Please Note: This article is written for users of the following Microsoft Excel versions: 97, 2000, 2002, and 2003. If you are using a later version (Excel 2007 or later), this tip may not work for you. For a version of this tip written specifically for later versions of Excel, click here: Printing Row Numbers.

Printing Row Numbers

by Allen Wyatt
(last updated October 14, 2015)

Maria wonders if it is possible to print out a worksheet and show the row numbers (1, 2, 3, etc.) on the printout. She wants just the row numbers, not the column letters.

The short answer is no, it is not possible. Excel allows you to print both row numbers and column letters, but not row numbers alone. You can, however, use a workaround to get row numbers. All you need to do is add a new column A (insert a blank column to the left of the existing column A) and then use this formula in each cell of the column:

=ROW()

The formula returns the row number of the formula's row. You can then format the column to appear any way desired, and then include the column in the printout. If you want to actually include a modified row number (perhaps you don't want to show the row number of the first two rows, which contain column headings), you can either delete the formulas in cells A1:A2 or you could adjust the row number starting in cell A3:

=ROW()-2

ExcelTips is your source for cost-effective Microsoft Excel training. This tip (3914) applies to Microsoft Excel 97, 2000, 2002, and 2003. You can find a version of this tip for the ribbon interface of Excel (Excel 2007 and later) here: Printing Row Numbers.

Author Bio

Allen Wyatt

With more than 50 non-fiction books and numerous magazine articles to his credit, Allen Wyatt is an internationally recognized author. He  is president of Sharon Parq Associates, a computer and publishing services company. ...

MORE FROM ALLEN

Creating Traditional Forms

Do you use Word to create printed forms? If so, here's some ideas and techniques you can use to make those forms look as good ...

Discover More

Reversing Type

Most text appears black on white, not white on black. If you want to change this so that your type is reversed, here's a ...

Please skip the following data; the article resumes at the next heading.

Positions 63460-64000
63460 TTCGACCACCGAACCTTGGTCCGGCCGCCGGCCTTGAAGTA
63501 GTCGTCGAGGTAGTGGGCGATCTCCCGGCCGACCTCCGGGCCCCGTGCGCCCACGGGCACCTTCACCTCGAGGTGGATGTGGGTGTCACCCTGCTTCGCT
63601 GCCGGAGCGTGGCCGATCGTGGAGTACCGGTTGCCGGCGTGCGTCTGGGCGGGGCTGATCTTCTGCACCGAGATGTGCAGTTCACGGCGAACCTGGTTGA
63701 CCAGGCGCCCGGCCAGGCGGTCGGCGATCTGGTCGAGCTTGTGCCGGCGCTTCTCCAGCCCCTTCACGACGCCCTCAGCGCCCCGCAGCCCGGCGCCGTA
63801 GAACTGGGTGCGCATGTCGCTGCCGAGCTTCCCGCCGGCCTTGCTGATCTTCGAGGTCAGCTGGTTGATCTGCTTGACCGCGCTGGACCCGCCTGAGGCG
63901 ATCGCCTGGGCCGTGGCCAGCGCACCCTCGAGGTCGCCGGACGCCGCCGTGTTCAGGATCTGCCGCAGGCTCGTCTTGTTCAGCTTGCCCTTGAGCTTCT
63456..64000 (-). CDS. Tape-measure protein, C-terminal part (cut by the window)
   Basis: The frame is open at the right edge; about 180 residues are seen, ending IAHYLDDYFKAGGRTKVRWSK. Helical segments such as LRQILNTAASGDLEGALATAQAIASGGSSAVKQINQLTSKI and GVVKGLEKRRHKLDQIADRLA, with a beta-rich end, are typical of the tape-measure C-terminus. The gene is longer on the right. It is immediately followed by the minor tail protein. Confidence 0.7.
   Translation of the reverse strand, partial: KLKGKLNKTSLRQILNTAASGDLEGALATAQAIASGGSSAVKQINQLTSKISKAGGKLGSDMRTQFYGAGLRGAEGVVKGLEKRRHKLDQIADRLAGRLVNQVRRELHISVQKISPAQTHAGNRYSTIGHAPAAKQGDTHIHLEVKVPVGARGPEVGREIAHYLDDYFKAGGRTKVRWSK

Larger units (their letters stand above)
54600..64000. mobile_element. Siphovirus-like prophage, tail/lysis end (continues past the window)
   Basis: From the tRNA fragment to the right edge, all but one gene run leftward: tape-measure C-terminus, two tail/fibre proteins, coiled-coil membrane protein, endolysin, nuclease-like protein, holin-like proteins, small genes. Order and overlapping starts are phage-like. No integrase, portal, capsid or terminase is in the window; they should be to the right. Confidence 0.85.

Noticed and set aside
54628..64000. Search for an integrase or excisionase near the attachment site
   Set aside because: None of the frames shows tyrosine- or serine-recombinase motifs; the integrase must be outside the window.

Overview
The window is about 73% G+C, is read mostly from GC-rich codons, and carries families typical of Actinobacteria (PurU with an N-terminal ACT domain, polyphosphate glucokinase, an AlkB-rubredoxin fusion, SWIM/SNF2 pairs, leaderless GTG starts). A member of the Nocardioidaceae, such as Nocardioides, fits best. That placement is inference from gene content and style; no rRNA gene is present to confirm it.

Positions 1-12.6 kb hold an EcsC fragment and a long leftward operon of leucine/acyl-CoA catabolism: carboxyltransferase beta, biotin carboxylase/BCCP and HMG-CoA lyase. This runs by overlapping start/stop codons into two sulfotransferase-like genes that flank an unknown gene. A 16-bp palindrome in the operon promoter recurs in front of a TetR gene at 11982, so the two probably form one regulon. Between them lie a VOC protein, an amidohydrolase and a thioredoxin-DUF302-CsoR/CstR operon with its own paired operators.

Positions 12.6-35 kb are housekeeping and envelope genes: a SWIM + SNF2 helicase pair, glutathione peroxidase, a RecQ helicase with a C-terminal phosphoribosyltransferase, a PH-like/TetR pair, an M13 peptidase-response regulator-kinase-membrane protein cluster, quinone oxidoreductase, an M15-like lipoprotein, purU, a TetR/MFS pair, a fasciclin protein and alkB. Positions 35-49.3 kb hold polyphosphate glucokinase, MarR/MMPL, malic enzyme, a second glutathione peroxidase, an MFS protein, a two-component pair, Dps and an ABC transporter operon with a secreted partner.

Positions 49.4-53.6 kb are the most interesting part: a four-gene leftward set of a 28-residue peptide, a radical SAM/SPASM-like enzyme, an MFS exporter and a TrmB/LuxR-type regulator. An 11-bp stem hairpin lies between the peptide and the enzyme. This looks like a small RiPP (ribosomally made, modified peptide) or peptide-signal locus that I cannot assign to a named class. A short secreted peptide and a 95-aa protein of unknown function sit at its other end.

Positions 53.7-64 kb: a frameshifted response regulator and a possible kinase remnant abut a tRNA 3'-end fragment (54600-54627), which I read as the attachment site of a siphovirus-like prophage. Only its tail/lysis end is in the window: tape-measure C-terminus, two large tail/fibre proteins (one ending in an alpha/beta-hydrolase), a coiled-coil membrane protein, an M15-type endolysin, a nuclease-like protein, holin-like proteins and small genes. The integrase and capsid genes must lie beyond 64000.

Discover More

Adding Smart Quotes through Macro Text

When text is added to your document by a macro, and that text includes quotes or apostrophes, Word won't change the quotes or ...

Discover More

Professional Development Guidance! Four world-class developers offer start-to-finish guidance for building powerful, robust, and secure applications with Excel. The authors show how to consistently make the right design decisions and make the most of Excel's powerful features. Check out Professional Excel Development today!

MORE EXCELTIPS (MENU)

Using Less Paper on Printouts

If a worksheet contains nothing but a bunch of values in column A, you may be loathe to print the worksheet and "waste" a ...

Discover More

Non-Printing Controls

Don't want your form controls to print out with your worksheet? Here's how to make sure that Excel excludes them from the ...

Discover More

Specifying an Order for Page Printing

When the data on a worksheet occupies more than one printed page, Excel can easily determine where the first page of data is ...

Discover More
Subscribe

FREE SERVICE: Get tips like this every week in ExcelTips, a free productivity newsletter. Enter your address and click "Subscribe."

View most recent newsletter.

Comments for this tip:

There are currently no comments for this tip. (Be the first to leave your comment—just use the simple form above!)

This Site

Got a version of Excel that uses the menu interface (Excel 97, Excel 2000, Excel 2002, or Excel 2003)? This site is for you! If you use a later version of Excel, visit our ExcelTips site focusing on the ribbon interface.

Subscribe

FREE SERVICE: Get tips like this every week in ExcelTips, a free productivity newsletter. Enter your address and click "Subscribe."

(Your e-mail address is not shared with anyone, ever.)

View the most recent newsletter.

Links and Sharing
Share